People in Cleveland, Ohio gathered for three days to demand peace, social justice and non-violent solutions

27.07.2016 - Cleveland, Ohio, United States - Evelyn Rottengatter

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People in Cleveland, Ohio gathered for three days to demand peace, social justice and non-violent solutions
(Image by Greg Coleridge)

From July 15th to 17th the People’s Justice and Peace Convention 2016 took place in Cleveland, Ohio. We spoke with Greg Coleridge, Director of the Northeast Ohio American Friends Service Committee, and one of the organizers of the Convention, whose mission is the following:

“Current public policies disproportionately benefit corporations and the wealthiest individuals and promote and expand U.S. militarism, while the concerns of the vast majority of people are ignored, distorted and/or manipulated for political and/or economic gain. The People’s Convention will include a diversity of voices and experiences, transcending any one political party or perspective. Its purpose is to lift up issues and problems that the Republican National Convention (RNC) and Democratic National Convention (DNC) will not authentically address and to develop collectively agreed-to solutions, a “People’s Justice & Peace Platform,” that will achieve just, nonviolent, democratic and sustainable results.”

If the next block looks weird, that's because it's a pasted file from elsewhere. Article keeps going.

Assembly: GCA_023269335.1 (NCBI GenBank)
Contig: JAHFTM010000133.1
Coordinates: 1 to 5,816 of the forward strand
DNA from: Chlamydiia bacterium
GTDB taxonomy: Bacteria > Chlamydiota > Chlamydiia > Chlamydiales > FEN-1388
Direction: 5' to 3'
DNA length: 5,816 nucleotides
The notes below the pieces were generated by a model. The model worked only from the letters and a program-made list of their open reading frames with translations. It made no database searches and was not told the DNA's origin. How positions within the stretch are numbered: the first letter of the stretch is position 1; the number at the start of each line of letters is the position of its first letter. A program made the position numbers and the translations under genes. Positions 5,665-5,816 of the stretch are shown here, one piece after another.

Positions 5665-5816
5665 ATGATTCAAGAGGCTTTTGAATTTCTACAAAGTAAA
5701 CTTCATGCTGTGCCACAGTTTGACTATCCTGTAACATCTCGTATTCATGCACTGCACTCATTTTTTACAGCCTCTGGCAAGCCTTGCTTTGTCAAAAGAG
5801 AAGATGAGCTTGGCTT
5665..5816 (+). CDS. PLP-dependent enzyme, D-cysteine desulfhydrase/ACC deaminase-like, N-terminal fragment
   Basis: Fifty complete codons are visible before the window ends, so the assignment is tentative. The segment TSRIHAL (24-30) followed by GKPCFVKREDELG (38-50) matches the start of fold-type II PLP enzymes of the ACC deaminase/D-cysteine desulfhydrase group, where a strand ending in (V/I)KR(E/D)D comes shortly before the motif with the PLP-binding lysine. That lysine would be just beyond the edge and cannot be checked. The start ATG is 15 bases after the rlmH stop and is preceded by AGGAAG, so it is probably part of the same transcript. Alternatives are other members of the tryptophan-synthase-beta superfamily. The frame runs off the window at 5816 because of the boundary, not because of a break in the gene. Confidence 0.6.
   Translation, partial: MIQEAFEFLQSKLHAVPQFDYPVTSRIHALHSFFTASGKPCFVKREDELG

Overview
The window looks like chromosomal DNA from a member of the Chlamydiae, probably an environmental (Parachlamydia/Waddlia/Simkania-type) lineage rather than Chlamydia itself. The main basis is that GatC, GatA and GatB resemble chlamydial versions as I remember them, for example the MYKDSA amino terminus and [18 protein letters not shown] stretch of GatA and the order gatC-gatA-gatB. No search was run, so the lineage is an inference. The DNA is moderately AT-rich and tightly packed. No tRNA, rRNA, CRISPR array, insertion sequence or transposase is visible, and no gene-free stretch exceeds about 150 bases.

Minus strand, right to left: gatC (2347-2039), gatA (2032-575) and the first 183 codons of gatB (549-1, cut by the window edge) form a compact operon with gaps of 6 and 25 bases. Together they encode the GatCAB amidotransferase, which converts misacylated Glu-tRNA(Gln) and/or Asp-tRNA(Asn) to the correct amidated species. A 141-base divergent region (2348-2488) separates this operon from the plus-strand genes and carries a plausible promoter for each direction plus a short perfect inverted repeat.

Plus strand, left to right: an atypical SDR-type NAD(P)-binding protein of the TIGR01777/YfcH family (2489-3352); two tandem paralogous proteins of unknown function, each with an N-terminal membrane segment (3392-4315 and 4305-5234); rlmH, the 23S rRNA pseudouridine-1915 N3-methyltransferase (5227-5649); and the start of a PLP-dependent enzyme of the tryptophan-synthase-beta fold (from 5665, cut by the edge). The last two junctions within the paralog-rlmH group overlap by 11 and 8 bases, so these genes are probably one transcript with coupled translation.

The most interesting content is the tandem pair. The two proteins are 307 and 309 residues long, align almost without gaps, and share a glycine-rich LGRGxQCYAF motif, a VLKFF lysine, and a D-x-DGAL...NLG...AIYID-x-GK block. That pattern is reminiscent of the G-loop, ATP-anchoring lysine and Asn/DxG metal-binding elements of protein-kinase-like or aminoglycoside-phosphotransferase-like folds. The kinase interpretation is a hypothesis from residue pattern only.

Interview with Greg Coleridge from July 20th:

How many people attended the People’s Justice and Peace Convention 2016 in Cleveland last weekend?
About 400 attended the Friday night opening keynote address by a prominent and active African American minister, Rev. Jawanza Colvin of Olivet Institutional Baptist Church (where we met Friday night and Saturday) and 200 attended the all day Saturday Convention featuring 30 workshops and proposed “planks”. A smaller group attended Sunday to amend, add to and finalize the planks — our “People’s Peace & Justice Platform” that will be presented tomorrow to representatives of the RNC and next weekend to the Democratic National Convention (DNC) in Philadelphia.

Would you say there was a broad representation of American society?
Events like this are never as broad as one would like, but overall, yes, there was geographic, income, racial, gender and age diversity. Individuals who attended the main day of the Convention on Saturday represented a breadth and depth of concerns on a wide range of social, economic, political, environmental and international issues.